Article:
The monsoon rains touched down a little earlier this year, early June in fact, in Kerala. It’s usually not peak tourist season in this southern state when it rains, but the southwest monsoon always brings with it a sense of tranquillity — especially this year, which saw one of the worst droughts in Kerala in the last 115 years.
The onset of the monsoon brings the biggest cheer and hope to the fishermen who use traditional cast nets on the coast of Cochin. “Fishes like grey mullet, anchovy, barracuda and bluefin travally come close to the shore as the monsoon rains peak. The rainy season is the best time to catch them,” says Ranjith Anjuthaickal, 37, a mason, who also fishes at the Vypin coast in Cochin during the monsoon.
For Judson Antony, 38, a resident of Vypin beach, monsoon is the time to catch the much-loved karimeen or the pearlspot fish. Predominantly a fresh-water fish, the karimeen is found in the backwaters, where it hides between rocky surfaces. In the monsoon, the estuary near the beach turns into a water-logged and temporary backwater, during high tide. As the water level rises, so float up the karimeen — before it finds its way to Malayali kitchens and graces their tables as karimeen pollichathu.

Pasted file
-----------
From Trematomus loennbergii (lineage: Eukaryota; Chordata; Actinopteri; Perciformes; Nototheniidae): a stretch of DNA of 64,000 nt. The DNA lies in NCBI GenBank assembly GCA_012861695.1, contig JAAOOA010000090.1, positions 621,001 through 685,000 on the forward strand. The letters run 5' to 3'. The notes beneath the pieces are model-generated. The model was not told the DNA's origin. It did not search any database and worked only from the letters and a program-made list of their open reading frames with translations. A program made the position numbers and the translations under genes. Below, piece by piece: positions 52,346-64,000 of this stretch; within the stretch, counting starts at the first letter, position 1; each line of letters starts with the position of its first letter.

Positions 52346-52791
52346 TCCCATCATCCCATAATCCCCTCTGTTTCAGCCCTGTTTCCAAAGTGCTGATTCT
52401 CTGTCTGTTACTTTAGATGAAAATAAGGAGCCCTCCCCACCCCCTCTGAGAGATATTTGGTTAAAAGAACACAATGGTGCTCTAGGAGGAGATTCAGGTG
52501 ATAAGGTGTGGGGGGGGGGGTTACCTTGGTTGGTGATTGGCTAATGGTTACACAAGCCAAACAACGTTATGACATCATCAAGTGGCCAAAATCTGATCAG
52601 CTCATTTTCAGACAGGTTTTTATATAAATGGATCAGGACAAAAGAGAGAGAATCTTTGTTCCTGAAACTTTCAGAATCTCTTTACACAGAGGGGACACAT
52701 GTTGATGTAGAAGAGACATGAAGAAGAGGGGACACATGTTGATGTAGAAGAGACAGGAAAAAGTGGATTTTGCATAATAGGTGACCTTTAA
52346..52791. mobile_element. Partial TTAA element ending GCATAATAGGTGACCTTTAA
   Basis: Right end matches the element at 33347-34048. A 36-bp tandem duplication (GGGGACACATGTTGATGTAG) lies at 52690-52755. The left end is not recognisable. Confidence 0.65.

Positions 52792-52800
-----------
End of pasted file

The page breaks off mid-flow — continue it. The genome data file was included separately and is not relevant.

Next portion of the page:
In Cochin, a town surrounded by eight islands, the ferry takes you on an adventure ride as heavy rains kick in. Joseph Mendez, 64, has held the tug of a local ferry from Moolampilly to south Chittoor for over three decades. “People fear the heavy rains as the boat reaches the river centre. But it’s fun for me and for those who are used to the rains. You don’t see such heavy rains every day. This year, I feel it’s going to be big,” he says.